Hi. I’m Lisa Bloom for Avvo.com. You may have heard that George Zimmerman is back in the news this week. He’s accused of domestic violence, accused of pointing a gun and threatening his live-in girlfriend, Samantha Scheibe. This comes just two months after a similar charge of domestic violence was made by his estranged wife, Shellie Zimmerman, although she failed to pursue those charges.
What a lot of people don’t know is that if George Zimmerman is convicted, even of a misdemeanor domestic violence charge, that’s a relatively low level charge, he will be banned by federal law from owning a gun for the rest of his life.
In 1996, a law known as the Lautenberg Amendment, named after the former Senator Frank Lautenberg who is now deceased, was an amendment to the Violence Against Women Act, and it held that anybody who’s convicted of domestic violence, felony or misdemeanor, is barred from having a gun for the rest of that person’s life.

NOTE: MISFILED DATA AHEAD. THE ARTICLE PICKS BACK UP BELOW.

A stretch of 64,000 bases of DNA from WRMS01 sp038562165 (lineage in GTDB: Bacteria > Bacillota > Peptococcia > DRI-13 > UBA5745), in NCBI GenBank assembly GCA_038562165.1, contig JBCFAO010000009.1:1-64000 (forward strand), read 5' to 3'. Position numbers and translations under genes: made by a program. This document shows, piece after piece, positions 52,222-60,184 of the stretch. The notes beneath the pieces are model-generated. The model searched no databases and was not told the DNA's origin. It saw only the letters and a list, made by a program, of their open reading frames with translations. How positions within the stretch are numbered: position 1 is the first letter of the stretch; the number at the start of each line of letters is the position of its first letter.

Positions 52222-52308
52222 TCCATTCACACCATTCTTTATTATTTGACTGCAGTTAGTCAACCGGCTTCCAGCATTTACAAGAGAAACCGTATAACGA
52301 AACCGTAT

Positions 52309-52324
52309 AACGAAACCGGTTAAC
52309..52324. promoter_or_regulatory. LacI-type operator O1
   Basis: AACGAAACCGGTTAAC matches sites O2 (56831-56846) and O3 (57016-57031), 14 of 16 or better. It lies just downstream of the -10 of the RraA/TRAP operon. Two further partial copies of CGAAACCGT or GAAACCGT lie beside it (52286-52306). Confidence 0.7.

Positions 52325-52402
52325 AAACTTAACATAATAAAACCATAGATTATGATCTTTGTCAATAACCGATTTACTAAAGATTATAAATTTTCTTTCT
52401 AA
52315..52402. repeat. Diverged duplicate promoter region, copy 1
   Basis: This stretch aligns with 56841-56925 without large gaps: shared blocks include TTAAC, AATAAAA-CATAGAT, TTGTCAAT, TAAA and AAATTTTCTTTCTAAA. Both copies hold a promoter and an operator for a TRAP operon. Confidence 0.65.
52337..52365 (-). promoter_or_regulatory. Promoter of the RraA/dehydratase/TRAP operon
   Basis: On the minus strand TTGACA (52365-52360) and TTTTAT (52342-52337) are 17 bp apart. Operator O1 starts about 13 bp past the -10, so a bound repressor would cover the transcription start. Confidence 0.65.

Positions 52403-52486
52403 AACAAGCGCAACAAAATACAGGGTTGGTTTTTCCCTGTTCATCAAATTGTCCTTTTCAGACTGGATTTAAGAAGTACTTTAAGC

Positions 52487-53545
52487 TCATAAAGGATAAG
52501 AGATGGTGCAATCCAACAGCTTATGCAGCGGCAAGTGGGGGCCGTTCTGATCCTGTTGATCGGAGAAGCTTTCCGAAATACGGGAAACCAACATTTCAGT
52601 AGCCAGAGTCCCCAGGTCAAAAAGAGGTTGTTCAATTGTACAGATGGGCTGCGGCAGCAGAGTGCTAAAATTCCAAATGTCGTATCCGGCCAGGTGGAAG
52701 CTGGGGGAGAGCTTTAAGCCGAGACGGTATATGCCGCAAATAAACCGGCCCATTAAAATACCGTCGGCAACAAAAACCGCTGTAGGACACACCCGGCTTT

Now, there’s currently a case before the U.S. Supreme Court — they just accepted it a month ago — that challenges that based on the Second Amendment. In that case, a Tennessee man, who has about a 9 year-old domestic violence conviction, he says for a relatively minor incident he feels that his Second Amendment rights should allow him to have a gun non-withstanding that so we’ll have to stay tuned and see how the Supreme Court rules on that.
Meanwhile, Congress is considering moving in the opposite direction and expanding the law to those even subject to just domestic violence protective orders, which are relatively common in the civil courts.
So stay tuned to see what happens with George Zimmerman. The most common outcome in domestic violence cases is a plea deal to misdemeanor domestic violence cases. If so, George Zimmerman may not be able to own guns anymore.
I’m Lisa Bloom for Avvo.com